Eterville contained the headquarters of I/SS Panzergrenadier Regiment 22. Its defenders were already alarmed by the flow of fugitives from the château, bringing with them the seriously wounded commander of their IInd Battalion, and they were shaken by the intensity of the British artillery preparation. There can be little doubt, however, that it was the Crocodiles which broke their resistance and sent the survivors running from the village. The presence of these terrible weapons in Normandy had been kept a closely guarded secret. They projected powerful jets of clinging flame up to 120 yards ahead of themselves, consuming everything in their path and emitting dense clouds of black, oily smoke. Those of the Eterville garrison who saw the Crocodiles and survived were unable to form a rational evaluation. Those who were further back believed at the time that the British were using a new kind of incendiary shell.6 Once the village had been taken, the Crocodiles were withdrawn and the 4th Dorsets consolidated the position, their own medical team working with the personnel of a captured German aid post to treat the casualties of both sides.
It was now the turn of the 7th Hampshires, commanded by Lieutenant-Colonel D. W. G. Ray. At 08:15 the battalion, supported by a Sherman squadron of 44 RTR, passed between the Château de Fontaine and Eterville, breasting the lower slopes of the spur as it advanced on Maltot with two companies from 5th Dorsets covering their right. Unknown to them, or indeed anyone else in VIII Corps, they were heading into a killing ground. Concealed in the woodland beside the Orne was a Panzergrenadier unit of Leibstandarte and harboured in a wood just east of Maltot were the remnants of Hitlerjugend’s armoured regiment, with 30 tanks, including ten Panthers. These troops took a heavy toll of the advancing Hampshires and their escorting Shermans, but worse was to follow. To seal off the breakthrough at the Château de Fontaine and Eterville, SS Major General Heinz Harmel, the commander of Frundsberg, had immediately despatched the armoured battalion of SS Panzergrenadier Regiment 21, his armoured reconnaissance battalion and some of sSS PzAbt 102’s Tigers to defeat the attack on Maltot.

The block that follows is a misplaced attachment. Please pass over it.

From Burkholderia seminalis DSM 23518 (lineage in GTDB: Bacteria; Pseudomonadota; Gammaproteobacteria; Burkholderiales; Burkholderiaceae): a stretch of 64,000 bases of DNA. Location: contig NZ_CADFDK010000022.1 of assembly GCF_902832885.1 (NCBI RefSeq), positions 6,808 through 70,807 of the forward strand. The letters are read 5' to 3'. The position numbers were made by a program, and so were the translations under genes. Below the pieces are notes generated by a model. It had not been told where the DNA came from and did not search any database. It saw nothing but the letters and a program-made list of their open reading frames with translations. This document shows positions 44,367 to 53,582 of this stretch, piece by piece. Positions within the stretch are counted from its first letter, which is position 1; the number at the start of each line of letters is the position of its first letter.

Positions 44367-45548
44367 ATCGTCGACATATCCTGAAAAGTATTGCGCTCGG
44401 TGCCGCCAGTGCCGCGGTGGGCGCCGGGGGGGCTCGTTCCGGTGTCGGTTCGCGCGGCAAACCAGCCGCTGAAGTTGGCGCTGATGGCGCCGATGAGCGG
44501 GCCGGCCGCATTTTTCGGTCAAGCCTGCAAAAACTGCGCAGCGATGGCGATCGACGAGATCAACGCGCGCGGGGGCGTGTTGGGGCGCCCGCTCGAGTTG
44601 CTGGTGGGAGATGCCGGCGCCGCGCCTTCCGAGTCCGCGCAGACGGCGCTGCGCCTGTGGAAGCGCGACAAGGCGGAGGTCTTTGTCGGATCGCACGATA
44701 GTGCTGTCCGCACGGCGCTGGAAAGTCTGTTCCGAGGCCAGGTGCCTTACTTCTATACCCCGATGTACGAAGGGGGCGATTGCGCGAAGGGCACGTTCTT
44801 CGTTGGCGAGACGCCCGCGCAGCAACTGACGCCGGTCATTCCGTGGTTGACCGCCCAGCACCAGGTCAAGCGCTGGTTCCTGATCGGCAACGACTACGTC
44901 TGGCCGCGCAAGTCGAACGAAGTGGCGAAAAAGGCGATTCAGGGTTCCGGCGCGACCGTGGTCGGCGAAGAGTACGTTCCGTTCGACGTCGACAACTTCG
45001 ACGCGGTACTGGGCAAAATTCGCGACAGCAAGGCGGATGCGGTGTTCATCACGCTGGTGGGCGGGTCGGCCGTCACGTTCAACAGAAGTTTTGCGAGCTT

As a result of these measures the 5th Dorsets’ companies made little progress and, having sustained heavy casualties, were pulled back to the château. Some sources suggest that when the depleted Hampshires fought their way through Maltot they found themselves superimposed upon a strongly defended locality, but that is only partially correct. It was true that Leibstandarte’s grenadiers were positioned in the woods to the north-east, and that Hitlerjugend’s tanks, having broken harbour, had moved forward to the outskirts of the village, but the village itself had not been prepared for defence. The battalion, in fact, appears to have reached the village about the same time as Harmel’s counter-attack force and it was therefore confronted with overwhelming odds from the outset. The remaining Shermans, undergunned as they were, were quickly shot to pieces; out of four tank destroyers that courageously remained to tough it out, three were knocked out within minutes. Hit first by a mortar bomb, then by an armour-piercing round, the battalion’s radio truck was wrecked, severing the rear link to brigade, with tragic results. Pushed back into Maltot, the Hampshires attempted to form a perimeter around the central crossroads, but this lacked a field of fire and they withdrew to some higher ground north of the village. Of B Company, last seen entering the woods near the river, there was no trace. Colonel Ray, though wounded twice and despite heavy shelling, continued to tour the position and offer encouragement. By 10:30 the enemy were closing in for the kill. Two of the FOOs were dead and it took some time for the call for defensive artillery fire to be answered – it was not, in fact, until the panzergrenadiers were on the point of breaking through the perimeter that an accurate barrage descended upon them, breaking up the attack. Shelling was resumed and Ray received his third wound. This time, although he was evacuated, it was to prove mortal. Because the medical officer had been killed earlier and the situation made it impossible to set up a proper aid post, many men died as a result of untended wounds. Others undoubtedly owed their lives to Captain J. L. Braithwaite of Headquarters Company who, though hit several times by flying shrapnel, continued to organise the collection and evacuation of wounded by whatever means possible, earning the subsequent award of the Military Cross. Corporal Henry also crossed a stretch of fire-swept ground to assist a group of wounded, then tackled an enemy tank crew, winning the Military Medal. The Hampshires’ situation nevertheless remained hopeless and at about 15:30 they received permission to withdraw. Their losses in this, their first major action, amounted to 226 killed, wounded and missing.